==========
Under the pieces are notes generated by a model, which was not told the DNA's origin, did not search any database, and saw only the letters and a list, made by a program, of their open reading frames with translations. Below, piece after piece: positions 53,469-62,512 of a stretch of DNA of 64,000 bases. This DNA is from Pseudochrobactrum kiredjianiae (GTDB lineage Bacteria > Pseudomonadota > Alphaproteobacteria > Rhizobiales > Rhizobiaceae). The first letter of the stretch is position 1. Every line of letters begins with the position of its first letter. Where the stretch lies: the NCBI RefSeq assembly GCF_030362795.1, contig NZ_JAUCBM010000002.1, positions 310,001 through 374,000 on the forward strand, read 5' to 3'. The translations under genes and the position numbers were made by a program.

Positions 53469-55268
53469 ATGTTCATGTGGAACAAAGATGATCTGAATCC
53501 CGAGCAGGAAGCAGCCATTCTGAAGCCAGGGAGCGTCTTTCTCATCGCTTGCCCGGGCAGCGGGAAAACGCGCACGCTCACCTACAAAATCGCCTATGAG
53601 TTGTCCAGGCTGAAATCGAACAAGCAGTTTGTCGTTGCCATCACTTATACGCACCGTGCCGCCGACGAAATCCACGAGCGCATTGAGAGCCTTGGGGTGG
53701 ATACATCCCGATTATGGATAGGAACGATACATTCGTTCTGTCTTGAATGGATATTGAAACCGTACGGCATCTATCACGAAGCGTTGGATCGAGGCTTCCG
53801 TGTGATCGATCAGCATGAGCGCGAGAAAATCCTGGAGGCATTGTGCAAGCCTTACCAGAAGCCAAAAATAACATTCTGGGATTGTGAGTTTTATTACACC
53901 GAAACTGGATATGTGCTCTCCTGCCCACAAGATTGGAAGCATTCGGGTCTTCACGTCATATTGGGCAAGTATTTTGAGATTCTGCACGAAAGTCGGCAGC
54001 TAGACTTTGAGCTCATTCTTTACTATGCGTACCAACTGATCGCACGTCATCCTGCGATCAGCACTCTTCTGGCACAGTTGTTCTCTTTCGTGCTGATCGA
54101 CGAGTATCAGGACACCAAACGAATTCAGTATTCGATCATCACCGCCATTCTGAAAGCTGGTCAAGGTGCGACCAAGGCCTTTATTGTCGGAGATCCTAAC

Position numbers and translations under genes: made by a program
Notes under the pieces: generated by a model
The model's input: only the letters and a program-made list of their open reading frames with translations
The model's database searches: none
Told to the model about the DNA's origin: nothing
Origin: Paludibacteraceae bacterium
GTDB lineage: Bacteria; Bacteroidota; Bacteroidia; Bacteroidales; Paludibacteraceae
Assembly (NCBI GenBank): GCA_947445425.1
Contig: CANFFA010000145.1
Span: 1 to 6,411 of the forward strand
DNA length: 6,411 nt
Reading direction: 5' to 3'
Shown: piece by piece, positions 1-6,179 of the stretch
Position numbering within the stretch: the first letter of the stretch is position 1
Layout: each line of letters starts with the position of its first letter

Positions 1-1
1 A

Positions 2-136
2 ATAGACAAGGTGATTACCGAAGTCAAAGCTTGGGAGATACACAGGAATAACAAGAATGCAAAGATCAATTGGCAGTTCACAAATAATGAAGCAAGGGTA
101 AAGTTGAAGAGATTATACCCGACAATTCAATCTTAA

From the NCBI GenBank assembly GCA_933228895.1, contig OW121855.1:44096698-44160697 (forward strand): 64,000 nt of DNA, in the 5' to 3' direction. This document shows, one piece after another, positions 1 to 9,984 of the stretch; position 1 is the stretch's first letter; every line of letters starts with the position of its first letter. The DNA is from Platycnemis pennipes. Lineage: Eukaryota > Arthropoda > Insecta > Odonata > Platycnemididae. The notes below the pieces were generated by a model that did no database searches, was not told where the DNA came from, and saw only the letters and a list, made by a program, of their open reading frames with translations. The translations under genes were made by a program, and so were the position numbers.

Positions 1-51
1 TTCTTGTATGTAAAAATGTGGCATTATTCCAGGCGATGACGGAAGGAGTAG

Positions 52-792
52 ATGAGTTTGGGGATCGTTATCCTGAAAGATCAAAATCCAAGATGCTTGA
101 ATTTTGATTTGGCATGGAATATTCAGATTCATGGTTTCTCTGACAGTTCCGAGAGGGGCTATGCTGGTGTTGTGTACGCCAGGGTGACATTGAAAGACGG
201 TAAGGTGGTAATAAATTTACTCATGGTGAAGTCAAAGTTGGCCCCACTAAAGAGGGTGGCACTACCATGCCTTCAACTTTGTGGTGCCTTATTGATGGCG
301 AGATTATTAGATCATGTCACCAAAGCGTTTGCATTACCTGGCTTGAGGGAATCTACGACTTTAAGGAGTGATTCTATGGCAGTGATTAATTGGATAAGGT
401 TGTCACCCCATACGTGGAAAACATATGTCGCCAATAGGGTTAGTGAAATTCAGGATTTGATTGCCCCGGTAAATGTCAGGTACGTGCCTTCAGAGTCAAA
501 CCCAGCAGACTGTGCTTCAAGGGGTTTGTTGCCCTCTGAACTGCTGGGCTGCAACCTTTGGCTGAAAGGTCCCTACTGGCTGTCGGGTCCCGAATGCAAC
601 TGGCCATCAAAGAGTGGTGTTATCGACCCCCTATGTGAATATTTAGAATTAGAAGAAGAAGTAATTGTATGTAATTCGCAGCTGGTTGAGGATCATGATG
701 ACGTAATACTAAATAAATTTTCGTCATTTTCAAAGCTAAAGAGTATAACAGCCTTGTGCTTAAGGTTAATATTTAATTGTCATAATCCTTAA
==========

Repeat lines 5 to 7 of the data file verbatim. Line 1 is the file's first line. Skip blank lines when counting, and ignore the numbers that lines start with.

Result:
53601 TTGTCCAGGCTGAAATCGAACAAGCAGTTTGTCGTTGCCATCACTTATACGCACCGTGCCGCCGACGAAATCCACGAGCGCATTGAGAGCCTTGGGGTGG
53701 ATACATCCCGATTATGGATAGGAACGATACATTCGTTCTGTCTTGAATGGATATTGAAACCGTACGGCATCTATCACGAAGCGTTGGATCGAGGCTTCCG
53801 TGTGATCGATCAGCATGAGCGCGAGAAAATCCTGGAGGCATTGTGCAAGCCTTACCAGAAGCCAAAAATAACATTCTGGGATTGTGAGTTTTATTACACC